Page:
Note: Mac OS X 10.4.9 seems to fix the bug described here.

pmTool, the process run by Activity Monitor to actually collect stats, appears to leak memory. If I leave Activity Monitor running for a good period of time, when I check up on it pmTool is often using over 100MiB of Real Memory.

I just checked my laptop, pmTool was using over 100MiB of Real Memory. Right now on my desktop it’s using 41MiB of Real Memory, but I don’t remember how long it’s been running for. I also believe a good deal of memory is currently paged out.

After checking up on it, pmTool on my desktop has a Private Memory size of 91MiB.

If I run leaks on pmTool on my desktop, I see 27931 leaks for 85799936 total leaked bytes, which works out to about 81.8MiB of leaked memory. All but 2 of these leaks appear to be blocks of memory of size 3072 that start with '?\0'.

In any case, this seems to be a pretty significant leak in pmTool.

A highly non-scientific test shows it to be adding one new leak every time the UI in Activity Monitor updates (default is every 2 seconds). So if you haven’t changed the update frequency then pmTool will leak 3KiB of memory every 2 seconds.

That’s a lot.

I haven’t noticed pmTool taking more than about 100MiB of Real Memory so far, but I never thought to check Private Memory until now so it may have simply been paging out a lot of leaks. If my calculations are correct, every 24 hours pmTool will have leaked 126.6MiB.

If you keep Activity Monitor running constantly like I do, you may want to check what your current memory usage is. If you see anything close to what I am, you may want to re-evaluate the importance of Activity Monitor (or set up a cron job to periodically restart Activity Monitor). On the other hand if you’re not seeing a leak problem I’d be interested to hear the details of your system (I’m currently running OS X 10.4.8). I’m not entirely certain whether this leak is Apple’s fault or whether one of the myriad customizations to my system is somehow causing this. As far as I know none of the hacks I use that inject into other code processes affect pmTool (seeing as how it’s not an AppKit application, so it doesn’t load Input Managers, and it’s run as root so it won’t be affected by anything that tries code injection), so this seems likely to be Apple’s fault, but if so I’m really surprised that they haven’t fixed it.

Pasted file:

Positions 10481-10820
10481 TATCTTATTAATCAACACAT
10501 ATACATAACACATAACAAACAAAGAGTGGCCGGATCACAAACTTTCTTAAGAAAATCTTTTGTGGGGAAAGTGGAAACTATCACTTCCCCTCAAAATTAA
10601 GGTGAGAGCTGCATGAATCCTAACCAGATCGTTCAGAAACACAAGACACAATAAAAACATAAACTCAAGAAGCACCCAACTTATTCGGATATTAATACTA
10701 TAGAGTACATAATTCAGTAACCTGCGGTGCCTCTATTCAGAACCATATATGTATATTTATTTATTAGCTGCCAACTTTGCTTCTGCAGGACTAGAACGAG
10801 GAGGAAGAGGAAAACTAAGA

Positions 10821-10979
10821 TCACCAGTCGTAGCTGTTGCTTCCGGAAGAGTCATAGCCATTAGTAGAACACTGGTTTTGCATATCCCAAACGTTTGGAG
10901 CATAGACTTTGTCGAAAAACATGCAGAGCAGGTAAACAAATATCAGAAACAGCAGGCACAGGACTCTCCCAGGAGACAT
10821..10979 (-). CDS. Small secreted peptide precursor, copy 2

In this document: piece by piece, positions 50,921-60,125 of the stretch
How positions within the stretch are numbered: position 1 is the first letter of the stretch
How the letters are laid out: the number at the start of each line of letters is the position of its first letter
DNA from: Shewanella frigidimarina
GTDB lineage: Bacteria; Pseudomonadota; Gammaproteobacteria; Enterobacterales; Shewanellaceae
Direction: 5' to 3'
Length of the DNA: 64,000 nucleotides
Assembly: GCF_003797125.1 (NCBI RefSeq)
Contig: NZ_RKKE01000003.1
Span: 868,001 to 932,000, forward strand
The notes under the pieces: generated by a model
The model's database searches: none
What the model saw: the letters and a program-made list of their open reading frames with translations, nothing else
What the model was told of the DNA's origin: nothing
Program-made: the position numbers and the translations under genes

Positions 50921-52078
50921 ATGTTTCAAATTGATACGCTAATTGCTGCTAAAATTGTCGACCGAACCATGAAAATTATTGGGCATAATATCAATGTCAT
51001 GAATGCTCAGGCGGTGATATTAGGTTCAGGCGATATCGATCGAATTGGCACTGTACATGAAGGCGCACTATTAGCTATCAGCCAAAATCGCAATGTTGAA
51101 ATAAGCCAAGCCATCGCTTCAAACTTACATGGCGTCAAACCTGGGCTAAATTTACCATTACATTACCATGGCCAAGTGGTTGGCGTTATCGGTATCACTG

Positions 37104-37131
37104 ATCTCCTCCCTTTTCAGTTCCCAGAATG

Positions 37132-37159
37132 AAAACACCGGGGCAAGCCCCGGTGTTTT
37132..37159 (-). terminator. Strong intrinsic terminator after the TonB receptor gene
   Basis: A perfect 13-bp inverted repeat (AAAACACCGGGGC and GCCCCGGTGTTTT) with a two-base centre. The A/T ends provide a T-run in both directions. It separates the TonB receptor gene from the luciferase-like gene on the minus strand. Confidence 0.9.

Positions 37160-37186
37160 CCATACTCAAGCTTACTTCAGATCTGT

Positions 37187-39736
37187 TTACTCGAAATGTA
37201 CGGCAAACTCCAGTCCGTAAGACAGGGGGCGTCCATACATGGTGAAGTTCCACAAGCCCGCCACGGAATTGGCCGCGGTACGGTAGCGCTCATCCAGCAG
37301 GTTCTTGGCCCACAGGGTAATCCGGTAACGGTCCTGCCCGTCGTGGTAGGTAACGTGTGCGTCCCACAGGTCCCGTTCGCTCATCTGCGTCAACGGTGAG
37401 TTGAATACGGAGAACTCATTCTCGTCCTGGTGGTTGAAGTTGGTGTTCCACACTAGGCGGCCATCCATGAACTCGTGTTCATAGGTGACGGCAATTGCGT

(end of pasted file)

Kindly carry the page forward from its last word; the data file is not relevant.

Update: I just checked the current memory usage of pmTool. I haven’t restarted it in at least a day, and yet it was listing a reasonable 1.2MiB of Real memory, and roughly the same Private Memory. This is the memory usage I’d want it to have, and yet completely different than the observed behaviour I documented in this post. I double-checked and the memory usage on my laptop was up to 55MiB. I wish I had thought of running leaks on pmTool when I saw this, but instead I quit and relaunched Activity Monitor, and immediately the leaky behaviour came back.

Update 2: I feel silly now. I completely forgot I’d set up a root crontab entry with @hourly killall pmTool to minimize the leak. That’s why it was showing such a small memory usage.

Update 3: I just got a brand new 2GHz Core 2 Duo MacBook, running 10.4.8 with the latest security update (i.e. the same OS as my iMac), and quite mysteriously, this leak isn’t showing itself. pmTool has a respectable 960KiB of Real memory usage, and no leaks. I can’t explain it.

30 Responses to “Activity Monitor leaks”
  1. I presume you’re reporting this to apple so it can be fixed, yes?

  2. Kevin Ballard says:

    Indeed I did report it after posting this entry.

  3. PMTool had allocated 1.2G on my system. It definitely has a memory leak.